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Sylvia Hahn, Historische Migrationsforschung (Frankfurt/M., 2012), 113–151. See Jessica Richter’s essay in this volume. Heidi Müller, Dienstbare Geister: Leben und Arbeitswelt städtischer Dienstboten (Berlin, 1981); Ingeborg Weber-Kellermann, Landleben im 19. Jahrhundert (Munich, 1987), 160–187; Dorothee Wierling, Mädchen für alles: Arbeitsalltag und Lebensgeschichte städtischer Dienstmädchen um die Jahrhundertwende (Berlin, 1987), 67–70; Monika Glettler, Die Wiener Tschechen um 1900. Strukturanalyse einer nationalen Minderheit in einer Großstadt (Vienna, 1980); Christiane Harzig with Monika Blaschke (eds), Frauen wandern aus: Deutsche Migrantinnen im 19. und 20. Jahrhundert (Bremen, 1990). Service staff in aristocratic households and in British university colleges requires analysis separate from those in middle- and lower middle-class families. One among many expositions of duties and legal relations was Almaric Rumsey, Handbook for Employers and Employed (London, 1892). Joseph Jean Hecht, The Domestic Servant Class in Eighteenth-Century England (London, 1956); Ann Kussmaul, Servants in Husbandry in Early Modern England (Cambridge, 1981); Bridget Hill, Servants. English Domestics in the Eighteenth Century (Oxford, 1996); Tim Meldrum, Domestic Service and Gender, 1660–1750. Life and Work in the London Household (Harlow, 2000). Patricia Clarke (ed.), The Governess: Letters from the Colonies, 1862–1882 (London, 1985).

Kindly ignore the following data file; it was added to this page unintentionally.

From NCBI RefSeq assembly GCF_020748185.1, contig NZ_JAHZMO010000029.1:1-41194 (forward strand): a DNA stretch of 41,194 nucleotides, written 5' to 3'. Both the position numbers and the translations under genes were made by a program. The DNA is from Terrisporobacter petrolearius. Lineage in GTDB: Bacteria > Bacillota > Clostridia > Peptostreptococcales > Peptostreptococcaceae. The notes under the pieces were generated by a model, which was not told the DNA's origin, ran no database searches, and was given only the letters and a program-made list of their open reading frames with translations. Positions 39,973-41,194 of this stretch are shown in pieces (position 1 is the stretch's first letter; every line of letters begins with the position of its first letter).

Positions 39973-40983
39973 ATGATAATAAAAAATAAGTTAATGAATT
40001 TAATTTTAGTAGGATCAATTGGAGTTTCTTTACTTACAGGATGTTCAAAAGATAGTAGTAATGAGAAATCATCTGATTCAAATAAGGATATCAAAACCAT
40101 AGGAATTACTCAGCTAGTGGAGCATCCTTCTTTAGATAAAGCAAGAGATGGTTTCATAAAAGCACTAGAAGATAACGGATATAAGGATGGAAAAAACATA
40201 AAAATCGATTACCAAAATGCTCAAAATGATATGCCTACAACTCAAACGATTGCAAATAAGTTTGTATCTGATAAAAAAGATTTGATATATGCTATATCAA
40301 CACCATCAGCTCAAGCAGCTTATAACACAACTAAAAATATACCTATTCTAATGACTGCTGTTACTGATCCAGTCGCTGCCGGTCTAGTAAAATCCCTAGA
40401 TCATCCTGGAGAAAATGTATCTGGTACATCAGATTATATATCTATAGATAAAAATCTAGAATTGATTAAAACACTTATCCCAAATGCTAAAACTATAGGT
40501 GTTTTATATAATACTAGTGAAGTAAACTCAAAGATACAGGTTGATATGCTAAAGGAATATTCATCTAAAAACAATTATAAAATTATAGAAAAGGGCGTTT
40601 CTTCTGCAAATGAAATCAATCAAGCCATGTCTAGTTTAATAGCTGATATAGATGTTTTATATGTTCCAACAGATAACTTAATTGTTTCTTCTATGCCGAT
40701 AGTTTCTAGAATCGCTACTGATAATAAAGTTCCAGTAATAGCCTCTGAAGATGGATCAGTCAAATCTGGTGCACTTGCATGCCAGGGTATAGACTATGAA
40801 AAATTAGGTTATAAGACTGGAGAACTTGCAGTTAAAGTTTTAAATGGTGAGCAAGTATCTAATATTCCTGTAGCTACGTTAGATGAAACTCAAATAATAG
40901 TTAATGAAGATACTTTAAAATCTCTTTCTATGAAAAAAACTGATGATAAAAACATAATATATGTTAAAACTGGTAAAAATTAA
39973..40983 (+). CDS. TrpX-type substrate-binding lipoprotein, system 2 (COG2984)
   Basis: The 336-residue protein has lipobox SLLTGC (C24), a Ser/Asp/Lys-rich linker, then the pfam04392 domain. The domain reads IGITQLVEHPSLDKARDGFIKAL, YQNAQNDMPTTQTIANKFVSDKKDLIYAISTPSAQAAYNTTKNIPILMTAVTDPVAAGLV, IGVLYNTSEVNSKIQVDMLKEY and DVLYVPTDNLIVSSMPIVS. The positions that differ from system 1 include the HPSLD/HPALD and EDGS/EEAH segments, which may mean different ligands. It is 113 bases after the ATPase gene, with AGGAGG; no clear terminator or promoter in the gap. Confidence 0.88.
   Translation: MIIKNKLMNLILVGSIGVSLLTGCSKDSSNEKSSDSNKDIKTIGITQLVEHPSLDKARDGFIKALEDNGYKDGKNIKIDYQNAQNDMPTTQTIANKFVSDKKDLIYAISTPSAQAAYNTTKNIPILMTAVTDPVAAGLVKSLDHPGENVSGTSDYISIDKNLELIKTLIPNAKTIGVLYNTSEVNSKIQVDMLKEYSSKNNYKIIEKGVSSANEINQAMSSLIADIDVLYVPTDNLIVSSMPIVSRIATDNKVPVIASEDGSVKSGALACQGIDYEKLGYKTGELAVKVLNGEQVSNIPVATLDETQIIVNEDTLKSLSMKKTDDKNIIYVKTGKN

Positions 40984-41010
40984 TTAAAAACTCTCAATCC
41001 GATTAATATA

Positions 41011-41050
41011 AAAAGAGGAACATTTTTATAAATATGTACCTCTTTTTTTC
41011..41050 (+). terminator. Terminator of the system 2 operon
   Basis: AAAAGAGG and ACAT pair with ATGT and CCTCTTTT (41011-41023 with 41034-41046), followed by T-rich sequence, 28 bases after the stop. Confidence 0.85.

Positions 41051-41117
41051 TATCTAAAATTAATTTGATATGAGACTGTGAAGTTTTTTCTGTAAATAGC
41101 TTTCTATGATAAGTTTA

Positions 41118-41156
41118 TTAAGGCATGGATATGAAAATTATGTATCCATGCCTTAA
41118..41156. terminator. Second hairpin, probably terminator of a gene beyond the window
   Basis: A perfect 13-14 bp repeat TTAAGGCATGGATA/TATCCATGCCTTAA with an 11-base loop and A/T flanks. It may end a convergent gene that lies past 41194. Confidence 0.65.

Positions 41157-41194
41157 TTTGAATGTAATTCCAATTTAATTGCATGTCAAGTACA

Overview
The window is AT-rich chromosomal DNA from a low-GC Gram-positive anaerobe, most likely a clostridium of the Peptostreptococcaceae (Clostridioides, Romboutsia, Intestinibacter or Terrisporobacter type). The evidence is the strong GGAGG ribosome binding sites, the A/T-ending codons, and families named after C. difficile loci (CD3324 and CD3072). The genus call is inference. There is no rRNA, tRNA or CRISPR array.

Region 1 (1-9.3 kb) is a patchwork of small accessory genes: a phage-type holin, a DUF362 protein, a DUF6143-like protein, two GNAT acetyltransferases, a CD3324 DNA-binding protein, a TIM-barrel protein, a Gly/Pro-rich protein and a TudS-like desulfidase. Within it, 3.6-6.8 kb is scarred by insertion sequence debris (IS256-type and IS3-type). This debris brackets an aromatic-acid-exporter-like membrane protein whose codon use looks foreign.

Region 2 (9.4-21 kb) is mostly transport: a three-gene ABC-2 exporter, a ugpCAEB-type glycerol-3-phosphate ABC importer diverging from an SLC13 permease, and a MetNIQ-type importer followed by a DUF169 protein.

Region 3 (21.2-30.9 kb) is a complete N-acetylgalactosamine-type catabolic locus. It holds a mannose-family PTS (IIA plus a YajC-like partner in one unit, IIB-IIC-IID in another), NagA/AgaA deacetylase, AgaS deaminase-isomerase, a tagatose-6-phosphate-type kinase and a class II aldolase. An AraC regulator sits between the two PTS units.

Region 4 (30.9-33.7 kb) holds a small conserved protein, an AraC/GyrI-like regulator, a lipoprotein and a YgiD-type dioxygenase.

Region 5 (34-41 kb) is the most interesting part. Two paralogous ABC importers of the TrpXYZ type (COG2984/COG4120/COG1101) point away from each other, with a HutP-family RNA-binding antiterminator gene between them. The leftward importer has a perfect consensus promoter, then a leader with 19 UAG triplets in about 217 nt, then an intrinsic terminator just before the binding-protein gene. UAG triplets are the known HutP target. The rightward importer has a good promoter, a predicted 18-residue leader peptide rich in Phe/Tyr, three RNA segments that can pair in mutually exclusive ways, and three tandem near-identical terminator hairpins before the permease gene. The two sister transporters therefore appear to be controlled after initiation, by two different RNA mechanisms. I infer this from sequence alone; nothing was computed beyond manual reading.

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further to Alexandria, Egypt.32 In the many regions of departure, socioeconomic motives framed the decision to migrate: sending away a child, who would not inherit and whose labor was not needed, meant one less mouth to feed. Adolescent women migrated to earn money for a self-paid dowry – though the practice was deeply engrained in societal discourse some women expressed unhappiness about having to package themselves with household utensils, linens and even farm animals, to become marriageable. Nineteenthcentury transatlantic mobile women often emphasized in letters to friends “at home” that no dowry was required in their new “home” society. Domestic workers were (and are) “Others” of different class, of a different rural or proletarian way of life, of “alien” ethno-cultural background. They were (and are) distinguishable by phenotypical denominators ranging from “the healthy skin of country girls” to darker color-of-skin than Anglo-white. Within families, helping female relatives, called “spinsters,” were different since they had “failed” to marry. Difference was effaced rhetorically by designations as “boys,” “girls,” or even “house daughters.” Depending on period and region, service labor was a lasting occupational choice/necessity or a stage in the life-cycle. In most preindustrial cities 15–30 per cent of the population aged 15–65 were “servants”; in England three out of four children aged 15–24 lived in servant positions outside their family of birth. Since women in the nineteenth-century were disenfranchised even as they were elevated ideologically into “mothers of the nation” and designated to inculcate national virtues into children, the work of domestics from subservient classes or other cultures, European identities, individual and societal, must have been influenced, even shaped by the universality of service.33 In terms of individual life projects, despite all the constraints engaging in domestic labor for wages was agency to achieve specific, if limited goals: an 32